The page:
Synopses & Reviews
The nineteenth century was a period of peak popularity for travel to Latin America, where a new political independence was accompanied by loosened travel restrictions. Such expeditions resulted in numerous travel accounts, most by men. However, because th
"Women through Women's Eyes" draws from ten insightful accounts by female visitors to Latin America in the nineteenth century. Organized chronologically, the accounts range in time from the independence period to the end of the century. Their destinations extend across Latin America from the Caribbean to Chile, with the greatest concentration in Mexico and Brazil, the principal centers of attraction for foreign visitors.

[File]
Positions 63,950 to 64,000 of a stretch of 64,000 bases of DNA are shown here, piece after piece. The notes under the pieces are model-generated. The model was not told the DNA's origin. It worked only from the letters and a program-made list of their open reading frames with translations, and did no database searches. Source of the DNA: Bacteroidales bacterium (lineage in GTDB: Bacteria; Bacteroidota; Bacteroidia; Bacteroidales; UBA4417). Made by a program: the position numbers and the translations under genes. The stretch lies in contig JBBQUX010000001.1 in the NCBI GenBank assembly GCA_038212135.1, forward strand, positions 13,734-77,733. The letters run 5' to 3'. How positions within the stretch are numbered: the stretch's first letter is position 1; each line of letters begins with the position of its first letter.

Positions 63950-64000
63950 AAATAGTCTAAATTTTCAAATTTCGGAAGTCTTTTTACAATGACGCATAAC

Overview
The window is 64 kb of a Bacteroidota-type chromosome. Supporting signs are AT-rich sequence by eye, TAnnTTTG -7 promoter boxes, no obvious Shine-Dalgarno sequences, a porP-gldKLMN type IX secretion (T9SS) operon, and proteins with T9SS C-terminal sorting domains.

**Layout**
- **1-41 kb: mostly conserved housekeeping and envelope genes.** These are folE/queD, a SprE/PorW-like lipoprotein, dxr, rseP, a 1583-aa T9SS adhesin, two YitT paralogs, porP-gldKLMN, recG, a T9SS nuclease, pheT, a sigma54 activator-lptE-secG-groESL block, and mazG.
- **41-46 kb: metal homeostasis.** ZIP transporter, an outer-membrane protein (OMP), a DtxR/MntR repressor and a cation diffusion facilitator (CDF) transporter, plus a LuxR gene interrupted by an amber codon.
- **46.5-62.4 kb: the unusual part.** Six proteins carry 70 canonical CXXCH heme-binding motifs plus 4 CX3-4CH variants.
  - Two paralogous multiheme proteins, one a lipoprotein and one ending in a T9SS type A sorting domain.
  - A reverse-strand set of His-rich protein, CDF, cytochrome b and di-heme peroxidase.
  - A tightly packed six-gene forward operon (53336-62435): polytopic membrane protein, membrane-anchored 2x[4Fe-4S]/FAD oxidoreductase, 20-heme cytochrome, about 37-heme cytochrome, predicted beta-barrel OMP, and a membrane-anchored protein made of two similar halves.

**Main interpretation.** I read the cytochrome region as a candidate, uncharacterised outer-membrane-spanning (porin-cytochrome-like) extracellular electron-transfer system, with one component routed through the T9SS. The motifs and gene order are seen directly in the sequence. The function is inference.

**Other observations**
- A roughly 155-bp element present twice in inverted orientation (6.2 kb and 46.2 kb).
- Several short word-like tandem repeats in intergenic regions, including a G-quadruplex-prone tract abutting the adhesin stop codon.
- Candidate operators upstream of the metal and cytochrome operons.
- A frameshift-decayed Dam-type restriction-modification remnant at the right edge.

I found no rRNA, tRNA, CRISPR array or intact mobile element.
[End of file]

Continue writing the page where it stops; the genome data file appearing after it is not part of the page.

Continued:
These firsthand accounts from female foreign travelers bring a number of diverse Latin American women into focus. Questions of gender difference, family life, religion, women's labor, and education are addressed, in addition to the attitudes, customs, practices, and interrelationships of men and women within the structure of Latin American societies. "Women through Women's Eyes" documents class, racial, ethnic, and geographic differences, and touches upon the nature of cross-cultural relations between Latin American and foreign visitors.